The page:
14 comments:

11:53 am • Monday • August 8, 2011

Good time for a public (kabuki) investigation into the role rating agencies played in the subprime mess, no?

Not that most of us here (anyway) didn’t know about soon after the fallout began (or way before in the case of some folks.)

12:17 pm • Monday • August 8, 2011

Some institutional investors (old fogy types) legally must invest only in AAA instruments. That leaves out US, but includes Finland, Germany, Sweden, UK, France and the Netherlands. Of course, they are socialist countries.

1:25 pm • Monday • August 8, 2011

Whatever, commies. A one-step downgrade means it’s time to pull the plug on grandma and also eradicate all satanic public educations. No more grad students driving Ferraris!

1:27 pm • Monday • August 8, 2011

And what’s more, the markets are basically laughing at Standard and Poors, even as they panic.

As per Krugman:

Carnage in stock markets as I write — and all of the headlines I see attribute it to S&P’s downgrade.

They really are trying to make my head explode, aren’t they?

Once again: S&P declared that US debt is no longer a safe investment; yet investors are piling into US debt, not out of it, driving the 10-year interest rate below 2.4%. This amounts to a massive market rejection of S&P’s concerns.

The “signature” of debt concerns should be stock and bond prices both falling; what we actually see is those prices moving in opposite directions. And that’s normally the signature of concerns about a weak economy and deflation risk

1:28 pm • Monday • August 8, 2011

Actually the markets are trending downwards in response to disasterly revised GDP growth data released on July 29th, which shows that the economy has ground to a halt and is teetering on the edge of another recession–as if the last one actually ended for most people.

Investors seem to be waking up to the fact that you can’t have an economy that’s 70% based on consumer spending when the goal of your fiscal policy is to exterminate the middle class and the poor. Corporations and the rich are hoarding all their trillion$, and the middle class and poor are reluctant or unable to spend, which has caused a demand shock.

Our entire deeply stupid kuntree is now like Airport ’75. “THERE’S NOBODY FLYING THE PLANE!!1!”

1:33 pm • Monday • August 8, 2011

@BobCens: I read somewhere over the weekend that some of those institutional investors can change their rules on the fly, excluding Treasuries from the AAA policies. Your mattress may vary.

4:02 pm • Monday • August 8, 2011

Dow closed down 631, NYT says Rick Perry will soon announce for Prez. I’m going back to the Sierras.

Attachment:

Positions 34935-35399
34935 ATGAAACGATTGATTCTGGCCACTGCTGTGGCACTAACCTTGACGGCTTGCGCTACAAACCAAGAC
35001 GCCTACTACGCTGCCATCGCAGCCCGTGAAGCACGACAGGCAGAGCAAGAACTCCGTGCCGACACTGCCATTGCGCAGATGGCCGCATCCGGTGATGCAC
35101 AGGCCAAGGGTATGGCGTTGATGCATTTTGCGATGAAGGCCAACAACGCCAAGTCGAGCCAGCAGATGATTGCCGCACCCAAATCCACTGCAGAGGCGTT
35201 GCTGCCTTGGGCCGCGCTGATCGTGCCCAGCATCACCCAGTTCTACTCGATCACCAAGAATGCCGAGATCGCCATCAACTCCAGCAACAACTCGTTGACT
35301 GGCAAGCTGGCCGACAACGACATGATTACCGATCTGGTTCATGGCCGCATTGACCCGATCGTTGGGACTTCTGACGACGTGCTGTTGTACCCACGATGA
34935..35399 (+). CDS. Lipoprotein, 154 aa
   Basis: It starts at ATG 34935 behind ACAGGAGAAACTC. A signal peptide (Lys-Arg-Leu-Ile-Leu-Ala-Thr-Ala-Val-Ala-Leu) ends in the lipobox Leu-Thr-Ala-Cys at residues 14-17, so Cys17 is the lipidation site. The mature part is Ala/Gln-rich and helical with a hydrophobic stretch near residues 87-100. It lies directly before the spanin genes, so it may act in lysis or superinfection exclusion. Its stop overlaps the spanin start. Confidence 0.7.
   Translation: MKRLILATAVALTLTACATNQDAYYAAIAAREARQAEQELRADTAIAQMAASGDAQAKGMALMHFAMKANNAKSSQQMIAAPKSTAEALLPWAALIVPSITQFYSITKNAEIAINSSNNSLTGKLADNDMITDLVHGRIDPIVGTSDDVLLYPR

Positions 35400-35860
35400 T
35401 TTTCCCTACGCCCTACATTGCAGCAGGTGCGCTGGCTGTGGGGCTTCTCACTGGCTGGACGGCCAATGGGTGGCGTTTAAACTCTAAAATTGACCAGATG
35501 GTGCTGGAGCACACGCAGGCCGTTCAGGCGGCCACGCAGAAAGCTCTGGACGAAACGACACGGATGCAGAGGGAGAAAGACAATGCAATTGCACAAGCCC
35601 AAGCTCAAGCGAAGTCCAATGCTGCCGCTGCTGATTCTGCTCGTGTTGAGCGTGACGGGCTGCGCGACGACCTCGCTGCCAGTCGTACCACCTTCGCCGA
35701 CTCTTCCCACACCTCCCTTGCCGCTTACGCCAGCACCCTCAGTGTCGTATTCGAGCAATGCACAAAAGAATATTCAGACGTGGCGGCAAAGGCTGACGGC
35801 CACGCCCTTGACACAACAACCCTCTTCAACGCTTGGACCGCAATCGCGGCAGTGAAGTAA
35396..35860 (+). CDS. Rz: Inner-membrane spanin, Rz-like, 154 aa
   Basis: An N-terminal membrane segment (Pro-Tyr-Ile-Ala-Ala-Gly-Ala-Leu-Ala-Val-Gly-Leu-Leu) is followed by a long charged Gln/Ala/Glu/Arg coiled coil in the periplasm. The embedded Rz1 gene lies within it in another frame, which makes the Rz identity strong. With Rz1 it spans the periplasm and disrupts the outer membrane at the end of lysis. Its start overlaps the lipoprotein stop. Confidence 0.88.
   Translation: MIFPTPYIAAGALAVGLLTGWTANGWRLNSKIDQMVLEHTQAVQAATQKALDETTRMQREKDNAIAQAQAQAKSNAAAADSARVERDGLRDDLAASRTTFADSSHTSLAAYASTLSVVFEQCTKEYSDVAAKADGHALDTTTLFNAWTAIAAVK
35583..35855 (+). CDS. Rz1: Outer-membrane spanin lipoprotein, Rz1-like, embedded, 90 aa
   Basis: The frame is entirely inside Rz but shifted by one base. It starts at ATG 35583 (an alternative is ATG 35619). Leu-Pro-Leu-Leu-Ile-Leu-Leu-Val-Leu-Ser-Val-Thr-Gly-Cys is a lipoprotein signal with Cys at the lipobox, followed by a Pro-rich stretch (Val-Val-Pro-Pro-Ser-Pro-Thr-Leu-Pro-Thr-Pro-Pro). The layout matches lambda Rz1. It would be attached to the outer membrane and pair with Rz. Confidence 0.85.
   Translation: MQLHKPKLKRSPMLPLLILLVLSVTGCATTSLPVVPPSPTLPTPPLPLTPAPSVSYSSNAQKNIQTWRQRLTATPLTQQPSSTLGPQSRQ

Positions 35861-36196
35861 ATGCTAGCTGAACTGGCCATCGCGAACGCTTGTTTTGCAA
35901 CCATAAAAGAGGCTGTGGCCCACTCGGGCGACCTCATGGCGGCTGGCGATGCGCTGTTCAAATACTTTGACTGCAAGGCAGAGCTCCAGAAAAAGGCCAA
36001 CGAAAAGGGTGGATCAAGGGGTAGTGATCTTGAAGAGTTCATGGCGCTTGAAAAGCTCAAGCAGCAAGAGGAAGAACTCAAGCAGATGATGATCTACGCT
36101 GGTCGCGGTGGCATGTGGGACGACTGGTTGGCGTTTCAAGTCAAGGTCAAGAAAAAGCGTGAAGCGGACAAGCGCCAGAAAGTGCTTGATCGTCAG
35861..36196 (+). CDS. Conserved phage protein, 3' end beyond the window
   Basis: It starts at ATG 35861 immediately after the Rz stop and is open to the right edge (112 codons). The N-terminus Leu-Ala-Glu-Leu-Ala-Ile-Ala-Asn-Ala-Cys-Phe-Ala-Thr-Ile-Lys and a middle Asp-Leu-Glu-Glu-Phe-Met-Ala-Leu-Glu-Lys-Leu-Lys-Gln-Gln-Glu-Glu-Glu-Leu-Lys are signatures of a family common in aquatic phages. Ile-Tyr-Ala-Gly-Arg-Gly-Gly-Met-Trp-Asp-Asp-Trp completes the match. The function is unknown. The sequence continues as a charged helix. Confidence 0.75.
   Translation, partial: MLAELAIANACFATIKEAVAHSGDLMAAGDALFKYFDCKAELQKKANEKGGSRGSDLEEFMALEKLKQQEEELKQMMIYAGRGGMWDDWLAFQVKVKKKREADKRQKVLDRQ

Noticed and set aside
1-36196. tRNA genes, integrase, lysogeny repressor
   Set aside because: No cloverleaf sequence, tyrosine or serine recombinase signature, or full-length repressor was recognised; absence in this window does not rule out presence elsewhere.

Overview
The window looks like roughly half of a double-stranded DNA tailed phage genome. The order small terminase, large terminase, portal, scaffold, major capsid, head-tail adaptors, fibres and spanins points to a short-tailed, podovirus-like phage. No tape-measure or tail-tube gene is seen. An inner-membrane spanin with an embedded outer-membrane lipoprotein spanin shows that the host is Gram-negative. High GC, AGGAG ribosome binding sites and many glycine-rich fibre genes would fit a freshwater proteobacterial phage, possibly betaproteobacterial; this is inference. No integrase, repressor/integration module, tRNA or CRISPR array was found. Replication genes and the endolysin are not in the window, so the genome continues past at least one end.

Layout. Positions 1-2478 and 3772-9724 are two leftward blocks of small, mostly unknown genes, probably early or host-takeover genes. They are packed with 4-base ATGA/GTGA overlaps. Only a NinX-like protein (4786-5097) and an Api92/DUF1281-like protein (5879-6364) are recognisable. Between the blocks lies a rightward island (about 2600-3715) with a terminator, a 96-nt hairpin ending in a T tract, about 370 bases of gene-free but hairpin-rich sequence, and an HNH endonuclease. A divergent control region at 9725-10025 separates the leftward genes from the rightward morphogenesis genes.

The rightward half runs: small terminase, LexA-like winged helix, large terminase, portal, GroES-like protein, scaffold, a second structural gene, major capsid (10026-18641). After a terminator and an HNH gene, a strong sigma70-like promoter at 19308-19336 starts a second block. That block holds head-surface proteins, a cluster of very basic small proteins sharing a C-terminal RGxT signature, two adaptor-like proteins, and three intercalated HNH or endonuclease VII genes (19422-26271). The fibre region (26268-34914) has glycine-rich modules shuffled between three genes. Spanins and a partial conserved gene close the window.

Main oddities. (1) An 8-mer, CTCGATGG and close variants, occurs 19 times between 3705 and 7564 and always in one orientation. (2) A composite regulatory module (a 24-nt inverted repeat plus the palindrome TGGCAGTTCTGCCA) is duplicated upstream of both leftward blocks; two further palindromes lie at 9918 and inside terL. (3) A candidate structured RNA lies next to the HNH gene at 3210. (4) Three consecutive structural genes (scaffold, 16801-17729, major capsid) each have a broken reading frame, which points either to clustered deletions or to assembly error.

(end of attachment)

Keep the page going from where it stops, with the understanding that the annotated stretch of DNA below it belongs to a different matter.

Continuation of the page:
5:17 pm • Monday • August 8, 2011

@Dodgerblue: My IRA account is down $20K from this time a week ago–and I’m in balanced, low-risk investments. I’ll be running by the grocery store to stock up on more rice and beans before the price triples.

5:23 pm • Monday • August 8, 2011

@Mistress Cynica: Christ.

5:44 pm • Monday • August 8, 2011

@mellbell: Yeah, that’s not an insignificant percentage of the total. I’m 50, and have a much lower net worth than I had a 40. I’m loading up on saturated fats and cholesterol, hoping to have a massive coronary before the money runs out.

9:10 pm • Monday • August 8, 2011

@Dodgerblue: @Mistress Cynica: I made the mistake of picking today to be the day that I signed up for electronic notifications instead of the forests of trees that my 403(b) company sends me. Christ almighty, it went down 15% from the dollar value it had three weeks ago when I rolled over a bunch of random accounts at various former employers. Apparently I will be working until I’m 85 or drop dead, whatever comes first.

10:04 pm • Monday • August 8, 2011

@Mistress Cynica: @SanFranLefty: Back in the 2000s, I checked with glee at the rate my tens of thousands in the IRA were growing. Since the New Depression (no, not the musical trend of the 90s), I just look away.

We opened up an account for one of the spawn in early 2000, with fairly healthy contributions from lots of family members. Literally a week later the tech bubble burst and his fund had lost half its value. Eleven years on, it has mostly clawed its way back – to the original investmnet.

10:27 pm • Monday • August 8, 2011

@Nabisco: Jeebus Christ, it’s the first inning and the ‘Beeskos are beating the Lefties 2-0. You able to watch the game on the tubez from NotTibet?

10:38 pm • Monday • August 8, 2011

@SanFranLefty: Watashi wa Nippon ni imasu but yeah, I actually signed up for the MLB iPad app so I can stream audio. Problem is that most of the games are when I’m at work (like now), and they don’t have wee-fee in the Fortress.